Big kids can still be very cute.
We’ve just finished week one of our school holidays. The three school kids devoted one whole day to playing MasterChef with play dough. Seriously, a whole day. I couldn’t believe it. You know your kids aren’t babies any more when they don’t even want you to be involved in their game and it can go on happily for HOURS.
They were playing on the back verandah, but it didn’t sound like play. Every time a snippet of conversation drifted by me in the house it sounded really serious.
“I think I can smell something burning.”
“Oh no, really? Is it burning?”
“You’d better check it.”
“Come on you two! Those plates need to get walking in two minutes!”
“Oh no! I’m not going to get my sauce done in time. It’s the only element with berries and my dish needs to have berries!”
“Your dish looks disgusting, no offence.”
“I know, it looks really pedestrian, I’d better start again.”
Finally I was invited to come for the tasting and judging.
There were more dishes, but they got impatient with me taking photos before ‘tasting’.
My kids are such MasterChef devotees but I’m becoming increasingly uneasy about them watching the show. Let’s just say there are parental differences involved in their continuing exposure to it (ie. my husband lets them watch it and it’s still the only relatively innocuous thing that all of us can bear to watch together).
I once wrote about the reasons I don’t like MasterChef for the Sydney Morning Herald Heckler column. I have even more problems with it now. For one thing it seems as much as sport about getting contestants to break down and cry as it is a cooking competition. I can’t seem to forget that, you know, these are REAL PEOPLE. I fear for some of these people’s mental health.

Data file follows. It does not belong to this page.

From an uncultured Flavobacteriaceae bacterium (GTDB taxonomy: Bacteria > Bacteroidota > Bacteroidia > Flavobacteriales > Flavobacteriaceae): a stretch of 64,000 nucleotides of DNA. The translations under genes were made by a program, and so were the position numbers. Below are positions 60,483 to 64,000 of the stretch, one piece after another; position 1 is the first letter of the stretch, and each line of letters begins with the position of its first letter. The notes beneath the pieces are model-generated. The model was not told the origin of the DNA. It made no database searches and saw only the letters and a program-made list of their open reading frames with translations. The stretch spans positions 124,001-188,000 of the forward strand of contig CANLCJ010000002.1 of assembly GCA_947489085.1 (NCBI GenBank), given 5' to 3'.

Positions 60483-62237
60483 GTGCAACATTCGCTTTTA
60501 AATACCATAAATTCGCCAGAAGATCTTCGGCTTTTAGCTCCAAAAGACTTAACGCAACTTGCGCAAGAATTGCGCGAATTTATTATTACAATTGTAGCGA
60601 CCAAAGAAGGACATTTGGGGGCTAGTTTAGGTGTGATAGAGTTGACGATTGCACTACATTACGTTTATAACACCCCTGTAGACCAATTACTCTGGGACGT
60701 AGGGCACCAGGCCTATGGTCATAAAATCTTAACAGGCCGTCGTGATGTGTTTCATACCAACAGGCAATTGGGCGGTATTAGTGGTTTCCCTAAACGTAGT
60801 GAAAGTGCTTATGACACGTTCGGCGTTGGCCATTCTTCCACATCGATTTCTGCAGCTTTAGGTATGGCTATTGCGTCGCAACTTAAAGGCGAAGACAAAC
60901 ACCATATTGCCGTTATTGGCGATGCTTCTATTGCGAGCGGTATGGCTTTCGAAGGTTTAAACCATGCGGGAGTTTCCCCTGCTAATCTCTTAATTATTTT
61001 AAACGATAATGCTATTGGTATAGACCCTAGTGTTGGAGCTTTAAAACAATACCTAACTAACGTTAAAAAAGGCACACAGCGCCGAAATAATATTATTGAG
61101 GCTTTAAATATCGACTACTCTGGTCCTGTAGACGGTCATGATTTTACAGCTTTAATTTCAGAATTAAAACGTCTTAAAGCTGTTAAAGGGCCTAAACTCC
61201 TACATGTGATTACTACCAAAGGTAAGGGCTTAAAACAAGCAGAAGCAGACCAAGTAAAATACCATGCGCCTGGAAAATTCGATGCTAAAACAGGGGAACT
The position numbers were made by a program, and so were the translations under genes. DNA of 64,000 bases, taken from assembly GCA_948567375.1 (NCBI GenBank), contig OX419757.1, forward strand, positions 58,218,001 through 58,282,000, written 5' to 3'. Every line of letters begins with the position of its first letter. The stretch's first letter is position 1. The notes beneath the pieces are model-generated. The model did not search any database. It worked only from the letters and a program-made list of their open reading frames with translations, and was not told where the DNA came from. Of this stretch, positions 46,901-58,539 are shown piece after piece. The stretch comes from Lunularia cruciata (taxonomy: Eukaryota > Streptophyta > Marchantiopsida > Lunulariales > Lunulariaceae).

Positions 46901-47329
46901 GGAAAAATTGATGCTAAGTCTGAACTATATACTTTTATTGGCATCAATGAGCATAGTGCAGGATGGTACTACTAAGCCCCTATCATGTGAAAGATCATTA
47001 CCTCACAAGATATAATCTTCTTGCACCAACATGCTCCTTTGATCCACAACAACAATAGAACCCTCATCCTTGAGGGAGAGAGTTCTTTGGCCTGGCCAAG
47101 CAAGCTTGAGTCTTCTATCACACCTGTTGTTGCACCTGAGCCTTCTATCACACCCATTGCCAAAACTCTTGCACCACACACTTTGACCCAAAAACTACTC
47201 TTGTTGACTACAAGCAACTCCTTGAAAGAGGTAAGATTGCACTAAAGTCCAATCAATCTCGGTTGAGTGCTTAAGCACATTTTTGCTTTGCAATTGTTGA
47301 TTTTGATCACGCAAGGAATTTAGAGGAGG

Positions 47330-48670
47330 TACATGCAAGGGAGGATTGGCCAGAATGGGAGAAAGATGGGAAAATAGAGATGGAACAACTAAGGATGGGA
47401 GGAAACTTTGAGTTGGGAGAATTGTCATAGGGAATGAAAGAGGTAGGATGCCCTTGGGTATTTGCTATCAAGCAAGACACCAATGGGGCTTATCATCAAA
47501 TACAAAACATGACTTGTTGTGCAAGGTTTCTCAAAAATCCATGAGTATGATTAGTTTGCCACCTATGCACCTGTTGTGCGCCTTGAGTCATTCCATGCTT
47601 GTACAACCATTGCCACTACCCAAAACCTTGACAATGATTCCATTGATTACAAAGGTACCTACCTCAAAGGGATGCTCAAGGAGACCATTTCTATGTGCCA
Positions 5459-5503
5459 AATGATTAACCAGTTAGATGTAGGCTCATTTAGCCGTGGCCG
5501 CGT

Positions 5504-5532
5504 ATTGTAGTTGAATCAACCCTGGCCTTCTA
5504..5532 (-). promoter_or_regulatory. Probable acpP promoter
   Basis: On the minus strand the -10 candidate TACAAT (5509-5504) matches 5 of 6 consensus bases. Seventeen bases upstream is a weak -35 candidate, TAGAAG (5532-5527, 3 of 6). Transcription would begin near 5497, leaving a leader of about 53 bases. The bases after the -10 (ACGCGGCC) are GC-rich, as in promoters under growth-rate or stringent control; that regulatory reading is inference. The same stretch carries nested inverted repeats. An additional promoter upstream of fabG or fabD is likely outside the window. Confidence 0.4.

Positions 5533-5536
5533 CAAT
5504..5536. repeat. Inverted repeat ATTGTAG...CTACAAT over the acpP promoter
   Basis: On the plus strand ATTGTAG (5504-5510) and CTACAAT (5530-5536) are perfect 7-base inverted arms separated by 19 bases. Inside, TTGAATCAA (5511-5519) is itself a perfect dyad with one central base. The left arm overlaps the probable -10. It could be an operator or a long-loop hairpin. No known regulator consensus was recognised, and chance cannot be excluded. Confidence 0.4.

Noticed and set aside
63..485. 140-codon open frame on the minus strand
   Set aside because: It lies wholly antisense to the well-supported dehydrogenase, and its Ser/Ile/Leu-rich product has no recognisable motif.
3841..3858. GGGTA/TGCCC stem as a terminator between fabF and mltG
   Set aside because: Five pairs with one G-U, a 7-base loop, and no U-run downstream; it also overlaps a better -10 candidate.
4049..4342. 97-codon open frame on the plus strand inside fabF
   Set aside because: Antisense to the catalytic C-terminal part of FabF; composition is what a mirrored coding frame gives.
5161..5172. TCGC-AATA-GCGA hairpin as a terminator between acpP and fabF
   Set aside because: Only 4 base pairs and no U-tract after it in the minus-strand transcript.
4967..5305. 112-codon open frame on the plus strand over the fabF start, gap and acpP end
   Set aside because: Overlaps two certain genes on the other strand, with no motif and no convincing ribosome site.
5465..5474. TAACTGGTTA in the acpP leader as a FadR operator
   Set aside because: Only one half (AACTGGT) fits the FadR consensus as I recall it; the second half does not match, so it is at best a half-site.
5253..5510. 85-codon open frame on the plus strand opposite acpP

Another thing, and what I wrote about in that column, is how it fosters the whole celebrity culture. If you win a reality TV show then you’ve ‘made it’, you’re ‘somebody’. Give me a break!
Are we so insecure and so obsessed with popular culture that we need to be in front of thousands of others affirming and awarding us in order to feel that we’re worth something? That an achievement on a reality TV show is somehow more valuable and real than many achievements in real life?
Unfortunately I feel that increasingly for many people, the answer is yes.
I was saddened when I read that a former contestant said she signed up for the show to do something that made her feel special and unique. She’s a foster mother and social worker, who obviously didn’t feel very valued in her every day life of generous work and service. Does that say something more about her, or about all of us and what we are valuing in life?
As we snuggle on the sofa one evening and watch yet another contestant struggle to keep it together on national TV, while one of the favourites shrugs off the fact that she practically cut her finger off, the older kids tell me that they want to be on the show someday.
They expect me to be all encouraging and ‘You go for it!’, and are surprised when I just say, “No way”.
No one’s going to break my kids apart like that, and in front of thousands of people. At least not with my permission, and not unless they can afford to pay for their own therapy afterwards.
I really wish I’d thought to take a photo of the mess they all made in the process of inventing their creations. It was overwhelming because along with the play dough they’d used real flour – a lot of it.